Long-Lewis Sterling Western Star of Bessemer, et al v. Sterling Truck Corporation, et al, No. 11-11910 (11th Cir. 2012)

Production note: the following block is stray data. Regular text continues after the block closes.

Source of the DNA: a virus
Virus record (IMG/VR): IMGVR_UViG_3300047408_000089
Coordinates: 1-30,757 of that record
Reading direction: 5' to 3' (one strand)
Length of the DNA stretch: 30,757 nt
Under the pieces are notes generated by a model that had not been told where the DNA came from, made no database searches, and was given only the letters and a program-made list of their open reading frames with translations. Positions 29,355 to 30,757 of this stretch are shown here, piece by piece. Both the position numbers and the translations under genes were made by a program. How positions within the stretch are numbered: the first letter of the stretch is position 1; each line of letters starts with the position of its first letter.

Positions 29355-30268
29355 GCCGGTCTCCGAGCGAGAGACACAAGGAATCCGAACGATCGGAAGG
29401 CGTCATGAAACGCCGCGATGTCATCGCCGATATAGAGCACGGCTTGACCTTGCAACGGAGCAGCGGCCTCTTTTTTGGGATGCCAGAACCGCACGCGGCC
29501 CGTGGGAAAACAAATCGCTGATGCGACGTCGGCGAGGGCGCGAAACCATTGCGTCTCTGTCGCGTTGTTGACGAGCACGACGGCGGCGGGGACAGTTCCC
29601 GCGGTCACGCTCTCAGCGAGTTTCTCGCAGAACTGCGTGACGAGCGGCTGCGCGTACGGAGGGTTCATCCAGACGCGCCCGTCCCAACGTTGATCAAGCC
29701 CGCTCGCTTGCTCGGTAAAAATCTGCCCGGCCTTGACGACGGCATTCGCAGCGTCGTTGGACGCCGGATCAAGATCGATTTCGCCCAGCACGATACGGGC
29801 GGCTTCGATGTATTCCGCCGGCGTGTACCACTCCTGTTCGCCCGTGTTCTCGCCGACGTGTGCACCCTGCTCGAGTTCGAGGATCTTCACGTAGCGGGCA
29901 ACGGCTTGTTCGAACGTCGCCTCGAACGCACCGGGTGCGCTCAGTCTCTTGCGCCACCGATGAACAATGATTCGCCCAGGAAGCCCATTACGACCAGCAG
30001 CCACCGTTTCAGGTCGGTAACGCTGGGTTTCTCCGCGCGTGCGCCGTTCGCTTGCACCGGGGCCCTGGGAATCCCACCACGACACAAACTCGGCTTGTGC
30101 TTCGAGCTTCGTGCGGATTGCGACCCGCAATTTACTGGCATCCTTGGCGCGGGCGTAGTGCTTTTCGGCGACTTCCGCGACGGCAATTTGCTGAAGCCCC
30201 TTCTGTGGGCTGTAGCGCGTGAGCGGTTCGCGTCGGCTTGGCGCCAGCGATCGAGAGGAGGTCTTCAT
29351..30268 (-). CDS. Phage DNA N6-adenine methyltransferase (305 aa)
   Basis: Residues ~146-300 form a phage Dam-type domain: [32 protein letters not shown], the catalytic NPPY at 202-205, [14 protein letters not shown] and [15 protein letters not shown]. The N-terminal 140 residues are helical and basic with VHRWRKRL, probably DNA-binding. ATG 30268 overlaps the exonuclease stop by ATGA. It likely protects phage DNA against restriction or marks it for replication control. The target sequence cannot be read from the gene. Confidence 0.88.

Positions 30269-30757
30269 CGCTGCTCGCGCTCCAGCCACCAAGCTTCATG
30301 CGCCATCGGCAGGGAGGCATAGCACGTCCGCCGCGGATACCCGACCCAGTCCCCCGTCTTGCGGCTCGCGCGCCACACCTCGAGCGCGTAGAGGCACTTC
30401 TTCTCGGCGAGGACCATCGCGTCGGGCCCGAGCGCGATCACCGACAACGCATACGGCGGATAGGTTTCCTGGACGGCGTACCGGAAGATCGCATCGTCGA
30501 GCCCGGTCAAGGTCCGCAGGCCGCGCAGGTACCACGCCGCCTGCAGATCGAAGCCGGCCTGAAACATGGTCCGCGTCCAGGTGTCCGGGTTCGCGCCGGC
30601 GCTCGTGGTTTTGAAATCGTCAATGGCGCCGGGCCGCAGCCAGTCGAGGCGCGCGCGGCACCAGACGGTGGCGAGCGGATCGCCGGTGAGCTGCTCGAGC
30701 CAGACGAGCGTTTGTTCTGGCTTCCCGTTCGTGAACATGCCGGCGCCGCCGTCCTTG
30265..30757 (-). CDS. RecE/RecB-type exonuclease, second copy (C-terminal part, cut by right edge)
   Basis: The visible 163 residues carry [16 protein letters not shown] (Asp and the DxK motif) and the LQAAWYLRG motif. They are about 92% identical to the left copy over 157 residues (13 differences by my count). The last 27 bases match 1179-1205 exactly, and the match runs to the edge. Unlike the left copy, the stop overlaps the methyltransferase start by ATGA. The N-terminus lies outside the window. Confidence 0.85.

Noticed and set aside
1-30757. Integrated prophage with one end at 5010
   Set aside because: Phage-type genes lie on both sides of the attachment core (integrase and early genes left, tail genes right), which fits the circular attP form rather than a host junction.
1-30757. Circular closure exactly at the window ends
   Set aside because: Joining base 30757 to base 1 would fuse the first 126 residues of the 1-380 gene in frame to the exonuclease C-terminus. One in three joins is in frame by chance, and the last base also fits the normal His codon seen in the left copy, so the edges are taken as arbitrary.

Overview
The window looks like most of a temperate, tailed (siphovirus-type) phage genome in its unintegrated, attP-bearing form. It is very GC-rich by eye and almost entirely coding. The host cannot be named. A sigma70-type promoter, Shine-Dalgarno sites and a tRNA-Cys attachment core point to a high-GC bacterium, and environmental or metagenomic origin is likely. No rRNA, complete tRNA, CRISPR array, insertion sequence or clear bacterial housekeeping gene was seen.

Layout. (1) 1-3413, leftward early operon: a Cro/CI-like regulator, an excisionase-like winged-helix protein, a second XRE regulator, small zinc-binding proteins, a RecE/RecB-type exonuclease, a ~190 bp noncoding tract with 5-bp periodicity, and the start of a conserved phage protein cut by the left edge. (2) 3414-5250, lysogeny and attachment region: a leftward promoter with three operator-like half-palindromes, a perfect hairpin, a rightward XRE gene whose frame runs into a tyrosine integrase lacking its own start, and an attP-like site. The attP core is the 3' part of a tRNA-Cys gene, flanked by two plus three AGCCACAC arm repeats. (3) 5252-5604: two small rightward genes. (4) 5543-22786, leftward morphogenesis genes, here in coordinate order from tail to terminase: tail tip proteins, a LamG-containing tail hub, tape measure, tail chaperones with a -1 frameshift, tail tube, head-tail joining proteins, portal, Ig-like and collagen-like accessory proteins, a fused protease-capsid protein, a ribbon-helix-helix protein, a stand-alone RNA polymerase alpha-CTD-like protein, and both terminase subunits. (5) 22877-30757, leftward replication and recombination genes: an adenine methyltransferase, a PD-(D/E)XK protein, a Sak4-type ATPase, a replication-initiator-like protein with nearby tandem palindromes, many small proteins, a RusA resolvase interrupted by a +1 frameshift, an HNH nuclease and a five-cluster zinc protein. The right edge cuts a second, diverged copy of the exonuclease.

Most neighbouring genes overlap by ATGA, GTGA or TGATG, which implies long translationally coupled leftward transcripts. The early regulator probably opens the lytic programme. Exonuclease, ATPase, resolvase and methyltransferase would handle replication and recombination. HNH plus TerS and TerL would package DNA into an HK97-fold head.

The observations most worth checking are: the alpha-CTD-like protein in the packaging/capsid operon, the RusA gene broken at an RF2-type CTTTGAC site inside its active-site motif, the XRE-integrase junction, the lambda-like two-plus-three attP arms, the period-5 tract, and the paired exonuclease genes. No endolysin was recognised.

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[DO NOT PUBLISH] IN THE UNITED STATES COURT OF APPEALS FOR THE ELEVENTH CIRCUIT ________________________ No. 11-11910 ________________________ FILED U.S. COURT OF APPEALS ELEVENTH CIRCUIT FEBRUARY 17, 2012 JOHN LEY CLERK D. C. Docket No. 2:09-cv-00233-AAK LONG-LEWIS STERLING WESTERN STAR OF BESSEMER, et al., Plaintiffs-Appellants, versus STERLING TRUCK CORPORATION, et al., Defendants-Appellees. ________________________ Appeal from the United States District Court for the Northern District of Alabama _________________________ (February 17, 2012) Before CARNES and HULL, Circuit Judges, and ROTHSTEIN,* District Judge. PER CURIAM: * Honorable Barbara Jacobs Rothstein, United States District Judge for the Western District of Washington, sitting by designation. Plaintiffs Long-Lewis Western Star of Bessemer and Long-Lewis Sterling Western Star of Hunstville (collectively, Long-Lewis ) sued Defendants Sterling Truck Corporation and Daimler Trucks North America, LLC (collectively, DTNA ), for breach of contract and for violations of the Alabama Motor Vehicle Franchise Act ( AMVFA ), Ala. Code §§ 8-20-1 to 8-20-14, and the federal Automobile Dealers Day in Court Act ( ADDCA ), 15 U.S.C. §§ 1221 to 1226. The district court granted summary judgment to Defendant DTNA on all claims. After review and oral argument, we affirm. First, we conclude that the district court correctly determined that Defendant DTNA had not terminated the Sales and Service Agreement by which Plaintiff Long-Lewis operated its Sterling Trucks franchise. Specifically, Long-Lewis did not present evidence sufficient to create an issue of fact as to termination. Because DTNA did not terminate Plaintiff Long-Lewis s franchise, we affirm the district court s grant of summary judgment to DTNA on Long-Lewis s claims under the AMVFA, Ala. Code. § 8-20-5, and the ADDCA, 15 U.S.C. § 1222. Second, as to Long-Lewis s claims arising from the buy-one-to-get-one program, we conclude that the district court erred in relying on a definition of coerce supplied by a 2010 statutory amendment to the AMVFA because the definition was not enacted when DTNA created the buy-one-to-get-one program in 2 2006. See Ala. Code § 8-20-3(1) (2010). Because the 2006 version of the AMVFA did not define the term coerce, we apply the common definition of the term. See Primera Iglesia Bautista Hispana of Boca Raton, Inc. v. Broward County, 450 F.3d 1295, 1308 n.6 (11th Cir. 2006) ( Terms that are not defined in the statute . . . are given their ordinary or natural meaning. (quotation marks omitted)). Black s Law Dictionary defines coerce as [t]o compel by force or threat. Black s Law Dictionary 294 (9th ed. 2009). Similarly, Webster s Third New International Dictionary defines coerce as follows: 1: to restrain, control, or dominate, nullifying individual will or desire (as by force, power, violence, or intimidation) . . . 2: to compel to an act or choice by force, threat, or other pressure. Webster s Third New International Dictionary of the English Language, Unabridged 439 (1993). Applying this common definition, we conclude that the buy-one-to-get-one program was not coercive because Long-Lewis voluntarily participated in the program and presented no evidence of any force, threat, or pressure (other than mere market forces) to participate in the program. Accordingly, the district court properly granted summary judgment to Defendant DTNA on Long-Lewis s various claims stemming from the buy-one-to-get-one program. 3 In light of the above, we also conclude that the district court properly granted summary judgment on Plaintiff Long-Lewis s remaining claims for breach of contract and for bad faith under the AMVFA. AFFIRMED. 4 CARNES, Circuit Judge, concurring: I concur in the majority opinion but write separately to emphasize that we are not deciding one issue involving the interpretation of the Alabama Motor Vehicle Franchise Act, Ala. Code § 8 20-4(1) (2006). That issue is whether the Act prohibits a manufacturer from tying the sale of one vehicle to the purchase of another or only prohibits tying when there is more coercion involved than that inherent in the tie itself. The Act lists some unfair trade practices in § 8-20-4(1). The infinitive phrase before the colon preceding that list contains a coercion element or requirement ( to coerce or attempt to coerce any motor vehicle dealer ). Ordinarily, words preceding a colon apply to the entire list of items that follow the colon, which would indicate that all of the conduct that is described thereafter in § 8-20-4(1) is prohibited only if it is coercive. It may be, however, that the or to require clause, which is the last fortyone words of § 8-20-4(1)(a), is an anti-tying provision that operates free of the coercion element. That clause may be free of the coercion requirement because it does not make sense to say that any manufacturer must not coerce . . . or to require a motor vehicle dealer to accept, buy, order or purchase any items in order 5 to obtain any other items. But that is exactly what the statute says if the coercion element is read to apply to the or to require clause at the end of § 8-20-4(1)(a). Not only that, but if the coercion element is read to apply to the or to require clause, which is to the right of the semicolon, then that entire forty-one word clause will have no meaning. It will have no meaning because everything that it will prohibit coercive tying is already prohibited by the first part of § 820-4(1)(a), the part to the left of the semi-colon. There is a strong presumption against reading statutory language to be so redundant that it is meaningless. This issue is interesting, or what passes for interesting when it comes to matters of statutory interpretation, but we do not decide it. We do not decide it because counsel for the dealer, the appellant here, has insisted with all his might that the coercion element does apply to all of § 8-20-4(1)(a), including the or to require clause, and that a tying requirement alone is not enough. We have accepted his adamant concession and have decided the buy-one-to-get-one claim on the assumption that he is right that he must establish coercion above and beyond that inherently involved in any tying arrangement. I do not object to giving counsel the detriment of his concession, nor am I sure that we would decide the issue differently but for his concession. I am sure, however, that whether the or to require clause of § 8-20-4(1)(a) prohibits all tying, or just prohibits tying in 6 which the coercion exceeds that necessarily inherent in the tie, is an issue for another day and another case. Perhaps that is just as well, because it is the kind of state law issue better decided by the state courts. 7